Photo credit: Ste Murray

The play, directed by Thomas Martin, isn’t action-packed or fast-paced, but it doesn’t need to be. Instead it follows the evening almost in real time, allowing the story to unfold through the interactions of the increasingly inebriated friends. Some of these result in unexpectedly tender moments, particularly in Act 2, while others are exactly as you’d expect when three old school friends get together: drinking games, darts, drugs and banter are very much the order of the day. Colin Campbell, Rhys Dunlop and Conor Madden are universally outstanding, utterly compelling and convincing in every detail; their chemistry as an ensemble is spot on, and their individual performances spell-binding. And the production looks stunning, too – Naomi Faughnan’s set, lit by candles and littered with what we assume to be years worth of discarded cans, feels both literally and figuratively like a shrine to Liam’s fading memory.

A poignant and powerful piece of theatre, Flights will resonate most strongly with people – particularly men – who’ve experienced what it was like to grow up in a tight-knit rural community. For the rest of us, the play is an evocative portrayal of that experience, and much like its central character, it won’t soon be forgotten.

Flights is at the Omnibus Theatre until 29th February.

Review: Netflix and Chill at Drayton Arms Theatre

I first encountered Tom Stocks’ Netflix and Chill in 2015, when I caught a ten-minute extract from what was then a very new work at an Actor Awareness scratch night. At the time, I described the scene – depicting a disastrous date – as light relief following some pretty heavy material from other writers. So it’s interesting to see that although that scene remains a pivotal moment in the full-length play, the story that frames it has taken a considerably darker turn in the intervening years.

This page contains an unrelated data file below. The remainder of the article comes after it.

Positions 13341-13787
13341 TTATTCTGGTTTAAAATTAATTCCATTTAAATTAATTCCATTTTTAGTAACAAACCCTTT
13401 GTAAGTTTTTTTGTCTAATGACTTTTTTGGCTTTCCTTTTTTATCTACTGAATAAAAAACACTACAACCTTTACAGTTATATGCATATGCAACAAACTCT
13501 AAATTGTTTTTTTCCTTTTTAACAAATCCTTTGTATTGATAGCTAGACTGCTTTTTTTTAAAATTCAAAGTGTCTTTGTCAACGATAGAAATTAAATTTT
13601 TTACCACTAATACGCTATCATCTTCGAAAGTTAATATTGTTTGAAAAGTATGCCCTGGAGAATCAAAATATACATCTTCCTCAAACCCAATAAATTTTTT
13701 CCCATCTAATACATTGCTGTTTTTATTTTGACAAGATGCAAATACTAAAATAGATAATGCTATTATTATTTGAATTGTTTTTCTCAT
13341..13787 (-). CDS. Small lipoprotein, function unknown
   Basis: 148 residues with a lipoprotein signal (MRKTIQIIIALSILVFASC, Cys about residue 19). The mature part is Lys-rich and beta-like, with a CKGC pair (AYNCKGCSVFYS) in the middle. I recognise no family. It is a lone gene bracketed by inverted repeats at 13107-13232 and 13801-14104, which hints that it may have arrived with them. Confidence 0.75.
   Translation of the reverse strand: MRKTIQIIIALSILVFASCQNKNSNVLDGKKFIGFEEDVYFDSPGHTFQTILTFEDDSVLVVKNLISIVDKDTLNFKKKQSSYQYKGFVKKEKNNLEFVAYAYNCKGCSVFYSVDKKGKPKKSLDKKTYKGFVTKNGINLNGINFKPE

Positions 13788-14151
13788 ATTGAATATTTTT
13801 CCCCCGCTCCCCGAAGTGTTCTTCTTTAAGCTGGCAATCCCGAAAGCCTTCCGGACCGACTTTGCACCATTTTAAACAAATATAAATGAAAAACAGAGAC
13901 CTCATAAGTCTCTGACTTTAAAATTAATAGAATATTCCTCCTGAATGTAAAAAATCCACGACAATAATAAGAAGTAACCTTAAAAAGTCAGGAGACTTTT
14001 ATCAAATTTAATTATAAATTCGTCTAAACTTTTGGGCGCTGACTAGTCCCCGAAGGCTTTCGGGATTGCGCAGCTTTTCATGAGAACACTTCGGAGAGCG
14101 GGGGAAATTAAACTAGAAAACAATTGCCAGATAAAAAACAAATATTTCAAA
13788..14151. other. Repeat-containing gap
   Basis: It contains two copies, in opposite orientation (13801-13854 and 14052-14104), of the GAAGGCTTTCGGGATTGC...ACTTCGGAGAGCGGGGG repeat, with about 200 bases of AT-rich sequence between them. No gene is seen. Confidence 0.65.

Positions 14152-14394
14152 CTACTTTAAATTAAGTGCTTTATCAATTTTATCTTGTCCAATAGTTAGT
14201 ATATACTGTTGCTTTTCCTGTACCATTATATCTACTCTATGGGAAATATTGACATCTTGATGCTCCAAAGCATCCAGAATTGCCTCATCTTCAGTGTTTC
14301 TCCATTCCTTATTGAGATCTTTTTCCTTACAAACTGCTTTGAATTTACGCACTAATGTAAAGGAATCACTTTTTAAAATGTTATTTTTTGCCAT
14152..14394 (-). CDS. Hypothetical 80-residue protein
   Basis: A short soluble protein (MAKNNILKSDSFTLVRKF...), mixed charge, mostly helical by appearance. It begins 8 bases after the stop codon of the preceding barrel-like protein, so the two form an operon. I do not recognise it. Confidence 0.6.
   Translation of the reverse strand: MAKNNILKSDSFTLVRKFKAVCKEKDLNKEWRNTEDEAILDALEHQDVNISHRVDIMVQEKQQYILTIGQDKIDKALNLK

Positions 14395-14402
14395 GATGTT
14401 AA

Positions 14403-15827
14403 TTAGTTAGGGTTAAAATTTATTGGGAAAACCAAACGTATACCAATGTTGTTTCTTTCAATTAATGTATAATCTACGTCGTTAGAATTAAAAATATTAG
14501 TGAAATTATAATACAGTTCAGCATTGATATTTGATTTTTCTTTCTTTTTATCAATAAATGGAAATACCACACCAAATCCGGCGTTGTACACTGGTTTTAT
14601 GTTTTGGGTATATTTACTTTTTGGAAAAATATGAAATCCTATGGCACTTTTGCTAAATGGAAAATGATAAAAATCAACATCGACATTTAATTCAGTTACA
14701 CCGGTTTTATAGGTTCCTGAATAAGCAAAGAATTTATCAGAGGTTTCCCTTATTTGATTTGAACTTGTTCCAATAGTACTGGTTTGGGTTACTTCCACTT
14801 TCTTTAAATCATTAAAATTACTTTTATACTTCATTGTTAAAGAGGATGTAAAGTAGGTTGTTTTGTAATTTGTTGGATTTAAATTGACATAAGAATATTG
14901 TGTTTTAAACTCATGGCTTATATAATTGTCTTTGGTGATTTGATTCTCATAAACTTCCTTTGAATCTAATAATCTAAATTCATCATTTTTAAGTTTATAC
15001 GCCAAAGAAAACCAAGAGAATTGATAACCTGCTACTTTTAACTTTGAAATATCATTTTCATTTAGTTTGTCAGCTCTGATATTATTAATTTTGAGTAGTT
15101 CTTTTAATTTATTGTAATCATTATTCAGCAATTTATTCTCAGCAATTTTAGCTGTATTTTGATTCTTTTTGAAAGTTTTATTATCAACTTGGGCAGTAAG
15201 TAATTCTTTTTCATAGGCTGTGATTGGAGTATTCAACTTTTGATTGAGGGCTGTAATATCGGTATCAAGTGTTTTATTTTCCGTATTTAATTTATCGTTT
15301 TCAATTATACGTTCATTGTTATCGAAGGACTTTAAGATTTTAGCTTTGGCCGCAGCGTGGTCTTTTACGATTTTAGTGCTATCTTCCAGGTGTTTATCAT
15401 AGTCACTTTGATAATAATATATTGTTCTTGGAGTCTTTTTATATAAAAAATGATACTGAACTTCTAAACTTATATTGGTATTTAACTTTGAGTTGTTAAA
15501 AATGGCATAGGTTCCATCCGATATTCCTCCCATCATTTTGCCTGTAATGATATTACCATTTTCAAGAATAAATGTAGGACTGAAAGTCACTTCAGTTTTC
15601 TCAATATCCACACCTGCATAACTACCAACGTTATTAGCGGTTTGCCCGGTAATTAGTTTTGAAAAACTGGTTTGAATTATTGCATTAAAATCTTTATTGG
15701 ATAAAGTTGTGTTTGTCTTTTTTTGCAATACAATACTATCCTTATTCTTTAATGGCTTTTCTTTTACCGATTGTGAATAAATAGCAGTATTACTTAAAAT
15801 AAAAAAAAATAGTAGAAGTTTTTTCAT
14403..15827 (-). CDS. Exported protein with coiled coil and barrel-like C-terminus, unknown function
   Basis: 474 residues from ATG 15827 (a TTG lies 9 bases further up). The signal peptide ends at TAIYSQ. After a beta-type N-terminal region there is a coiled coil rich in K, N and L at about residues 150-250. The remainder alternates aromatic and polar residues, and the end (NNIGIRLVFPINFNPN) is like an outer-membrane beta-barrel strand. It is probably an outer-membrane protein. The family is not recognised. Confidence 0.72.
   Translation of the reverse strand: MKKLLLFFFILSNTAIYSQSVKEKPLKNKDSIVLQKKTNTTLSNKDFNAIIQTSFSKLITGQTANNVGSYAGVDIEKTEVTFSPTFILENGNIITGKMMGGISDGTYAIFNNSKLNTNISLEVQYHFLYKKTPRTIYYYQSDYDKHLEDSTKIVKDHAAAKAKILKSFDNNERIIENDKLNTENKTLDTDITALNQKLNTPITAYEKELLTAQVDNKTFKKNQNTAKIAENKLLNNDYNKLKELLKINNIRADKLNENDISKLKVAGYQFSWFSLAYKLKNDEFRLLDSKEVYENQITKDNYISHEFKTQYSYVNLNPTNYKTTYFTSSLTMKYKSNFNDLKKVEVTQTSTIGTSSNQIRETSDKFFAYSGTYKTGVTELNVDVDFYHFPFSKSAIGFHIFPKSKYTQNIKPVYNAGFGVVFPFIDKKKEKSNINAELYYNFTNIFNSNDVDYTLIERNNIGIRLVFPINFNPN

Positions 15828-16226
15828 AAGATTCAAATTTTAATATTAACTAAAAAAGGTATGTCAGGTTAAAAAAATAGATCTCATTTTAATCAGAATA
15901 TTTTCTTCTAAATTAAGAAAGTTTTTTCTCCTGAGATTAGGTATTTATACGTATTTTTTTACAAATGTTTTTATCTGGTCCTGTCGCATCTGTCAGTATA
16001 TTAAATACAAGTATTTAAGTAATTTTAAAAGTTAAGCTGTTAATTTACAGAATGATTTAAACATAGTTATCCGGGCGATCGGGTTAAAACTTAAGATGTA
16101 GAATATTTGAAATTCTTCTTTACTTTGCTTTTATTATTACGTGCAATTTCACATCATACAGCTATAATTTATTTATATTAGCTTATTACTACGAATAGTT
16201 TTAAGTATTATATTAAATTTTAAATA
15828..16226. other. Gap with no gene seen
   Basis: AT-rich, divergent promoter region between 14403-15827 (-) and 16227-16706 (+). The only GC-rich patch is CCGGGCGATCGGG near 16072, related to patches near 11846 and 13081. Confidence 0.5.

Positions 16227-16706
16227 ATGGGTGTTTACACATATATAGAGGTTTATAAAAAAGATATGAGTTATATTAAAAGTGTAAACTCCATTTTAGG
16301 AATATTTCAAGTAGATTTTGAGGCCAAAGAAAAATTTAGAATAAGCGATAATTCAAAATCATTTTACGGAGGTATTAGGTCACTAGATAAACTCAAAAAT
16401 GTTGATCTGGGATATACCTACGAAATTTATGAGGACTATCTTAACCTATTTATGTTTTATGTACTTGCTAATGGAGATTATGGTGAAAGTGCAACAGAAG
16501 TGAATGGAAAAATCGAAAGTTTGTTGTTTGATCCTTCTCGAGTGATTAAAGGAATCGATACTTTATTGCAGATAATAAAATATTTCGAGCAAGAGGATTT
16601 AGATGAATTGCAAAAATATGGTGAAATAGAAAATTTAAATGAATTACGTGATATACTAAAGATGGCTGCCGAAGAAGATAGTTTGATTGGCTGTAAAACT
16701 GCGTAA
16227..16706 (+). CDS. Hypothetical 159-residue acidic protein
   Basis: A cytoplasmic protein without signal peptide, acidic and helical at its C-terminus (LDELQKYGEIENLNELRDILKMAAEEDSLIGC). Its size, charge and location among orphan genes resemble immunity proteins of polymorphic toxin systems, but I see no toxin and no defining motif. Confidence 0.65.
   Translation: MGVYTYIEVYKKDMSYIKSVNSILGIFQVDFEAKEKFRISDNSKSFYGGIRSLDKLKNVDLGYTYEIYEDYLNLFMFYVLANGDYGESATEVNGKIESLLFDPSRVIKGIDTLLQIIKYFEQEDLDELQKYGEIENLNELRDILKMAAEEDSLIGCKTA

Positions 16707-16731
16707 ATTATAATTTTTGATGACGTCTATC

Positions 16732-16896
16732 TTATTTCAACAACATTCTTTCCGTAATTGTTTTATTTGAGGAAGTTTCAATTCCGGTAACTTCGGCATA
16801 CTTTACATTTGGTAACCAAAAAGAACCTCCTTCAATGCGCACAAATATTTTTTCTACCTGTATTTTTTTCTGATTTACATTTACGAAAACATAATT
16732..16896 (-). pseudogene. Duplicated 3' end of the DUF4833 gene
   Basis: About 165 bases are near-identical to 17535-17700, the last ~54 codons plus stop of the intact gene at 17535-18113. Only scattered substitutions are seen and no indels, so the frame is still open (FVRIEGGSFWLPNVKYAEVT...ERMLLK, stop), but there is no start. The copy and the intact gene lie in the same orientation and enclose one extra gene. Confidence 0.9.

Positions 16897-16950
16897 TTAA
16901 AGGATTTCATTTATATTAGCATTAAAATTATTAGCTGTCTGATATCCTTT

Photo credit: Cam Harle Photography

Ben (Tom Stocks) is a working class chef, who’s struggling. His estranged mum (Julie Binysh) has just come back into the picture after leaving an abusive relationship; he keeps getting stood up by his Tinder dates; and Sophie (Emily Ellis), the girl he’s fancied for years, just went home with his infinitely more confident and charming mate Ryan (Joseph Lindoe). Inspired by Stocks’ own family experience, the play explores male mental health, and in particular the fear that talking about how you feel can somehow make you less of a man.

The play, directed by Luke Adamson, is very much one of two halves. Act 1 sets the scene, introducing all the characters – who also include Jill (Charlotte Price), a waitress at the local cafe – and firmly establishing Ben as the beta to Ryan’s alpha male; the nice guy who seems destined to always finish last. It’s in Act 2, however, that it starts to become clear what the story is actually all about – and no, despite the title, it’s not (just) sex. As Ben protests, against all evidence to the contrary, that he’s fine and doesn’t need therapy, the play builds towards a powerful and unexpected conclusion that really makes us stop and think, not just about what’s gone before on stage, but about men we may know who possibly aren’t quite as fine as they let on.

Knowing that the play began with the date scene and grew from there makes a lot of sense, because it’s around this point that the play really begins to hit its stride, drawing the audience into the story in a way Act 1 never quite manages (possibly a result of the Inbetweeners style war stories exchanged by the lads, which are funny but – let’s be honest – pretty gross). The use of the inner monologue, played as a voiceover to give us an insight into what each character is really thinking, works very well during the ill-fated date, making both Ben and Sophie relatable for an audience torn throughout between laughter and embarrassment. The same can’t quite be said for the opening scene, in which Ben has an awkward encounter with his mum; the interjections from inside his head feel at this point a bit too much like a device, to fill in the back story neither character is willing to speak about out loud, and at times risk drowning out the actual dialogue.

Photo credit: Cam Harle Photography